Exploring the risks of a putative transmission of BSE to new species

Marti Pumarola Batlle, M. Dolores Fondevila Palau, Enric Vidal Barba, Natalia Fernández-Borges, Belén Pintado, Montserrat Ordóñez, Mercedes Márquez, Hasier Eraña, Juan María Torres, Joaquín Castilla

Research output: Contribution to journalArticleResearchpeer-review

7 Citations (Scopus)


The prion responsible for the Bovine Spongiform Encephalopathy (BSE) shows unique features when compared with other prions. One of these features is its ability to infect almost all experimentally tested animal models. In the paper published in The Journal of Neuroscience1 we describe a series of experiments directed toward elucidating which would be the in vivo behavior of BSE if it would infect dogs and rabbits, two alleged prion resistant species. Protein misfolding cyclic amplification (PMCA) was used to generate canidae and leporidae in vitro adapted BSE prions. A characterization of their in vivo pathobiological properties showed that BSE prions were capable not only of adapting to new species but they maintained, in the case of rabbits, their ability to infect transgenic mice expressing human PrP. The remarkable adaptation ability of certain prions implies that any new host species could lead to the emergence of new infectious agents with unpredictable transmission potential. Our results suggest that caution must be taken when considering the use of any mammal-derived protein in feedstuffs.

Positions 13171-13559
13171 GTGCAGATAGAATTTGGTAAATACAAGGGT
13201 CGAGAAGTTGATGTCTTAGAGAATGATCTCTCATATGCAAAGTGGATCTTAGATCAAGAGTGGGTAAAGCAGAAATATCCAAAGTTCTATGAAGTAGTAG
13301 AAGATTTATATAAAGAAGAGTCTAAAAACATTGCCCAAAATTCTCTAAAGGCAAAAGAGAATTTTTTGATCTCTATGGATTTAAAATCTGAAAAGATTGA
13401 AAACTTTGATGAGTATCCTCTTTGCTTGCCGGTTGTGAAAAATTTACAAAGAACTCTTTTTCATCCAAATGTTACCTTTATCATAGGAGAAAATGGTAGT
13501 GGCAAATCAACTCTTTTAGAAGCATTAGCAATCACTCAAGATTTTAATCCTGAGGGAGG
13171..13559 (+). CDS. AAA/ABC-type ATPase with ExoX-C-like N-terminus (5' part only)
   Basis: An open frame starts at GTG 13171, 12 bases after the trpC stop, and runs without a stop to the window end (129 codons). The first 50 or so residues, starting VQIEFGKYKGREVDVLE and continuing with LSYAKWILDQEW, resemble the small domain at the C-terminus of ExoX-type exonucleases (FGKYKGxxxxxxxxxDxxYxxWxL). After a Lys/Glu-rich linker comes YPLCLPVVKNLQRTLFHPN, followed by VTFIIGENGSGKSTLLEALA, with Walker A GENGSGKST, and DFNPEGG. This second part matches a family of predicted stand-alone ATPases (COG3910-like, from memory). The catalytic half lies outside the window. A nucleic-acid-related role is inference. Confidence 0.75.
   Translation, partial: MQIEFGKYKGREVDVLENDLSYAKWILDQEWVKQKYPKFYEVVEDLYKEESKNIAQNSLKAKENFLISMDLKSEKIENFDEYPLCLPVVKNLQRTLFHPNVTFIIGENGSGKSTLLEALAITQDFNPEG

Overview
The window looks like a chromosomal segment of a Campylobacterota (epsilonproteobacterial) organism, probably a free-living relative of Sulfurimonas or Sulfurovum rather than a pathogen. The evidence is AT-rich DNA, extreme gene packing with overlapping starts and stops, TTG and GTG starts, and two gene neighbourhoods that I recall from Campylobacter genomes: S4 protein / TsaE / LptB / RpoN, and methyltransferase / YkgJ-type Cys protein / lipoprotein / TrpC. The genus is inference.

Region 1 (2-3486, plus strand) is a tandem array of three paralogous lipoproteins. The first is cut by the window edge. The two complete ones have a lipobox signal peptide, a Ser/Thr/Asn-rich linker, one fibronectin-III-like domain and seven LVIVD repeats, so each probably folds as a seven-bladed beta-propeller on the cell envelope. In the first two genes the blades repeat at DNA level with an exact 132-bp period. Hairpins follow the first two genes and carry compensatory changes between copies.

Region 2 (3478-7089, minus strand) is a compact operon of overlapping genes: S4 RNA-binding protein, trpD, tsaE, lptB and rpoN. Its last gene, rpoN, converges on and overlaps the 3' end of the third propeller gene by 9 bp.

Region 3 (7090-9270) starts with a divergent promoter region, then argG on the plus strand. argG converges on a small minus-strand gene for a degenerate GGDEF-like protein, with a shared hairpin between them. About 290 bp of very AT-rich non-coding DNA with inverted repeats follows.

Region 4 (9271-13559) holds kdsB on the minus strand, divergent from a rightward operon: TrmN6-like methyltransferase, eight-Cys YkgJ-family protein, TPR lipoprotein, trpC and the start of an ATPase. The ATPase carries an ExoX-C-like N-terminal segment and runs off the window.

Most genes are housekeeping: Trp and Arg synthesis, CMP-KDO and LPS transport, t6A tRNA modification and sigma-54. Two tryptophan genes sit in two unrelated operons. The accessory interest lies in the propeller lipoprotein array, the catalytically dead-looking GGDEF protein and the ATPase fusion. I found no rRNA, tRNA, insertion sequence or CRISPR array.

Original languageEnglish
Pages (from-to)443-446
Number of pages4
Issue number6
Publication statusPublished - 1 Nov 2013


  • BSE
  • PMCA
  • Prion
  • Prion resistant species
  • Scrapie
  • Transmission barrier


Dive into the research topics of 'Exploring the risks of a putative transmission of BSE to new species'. Together they form a unique fingerprint.

Cite this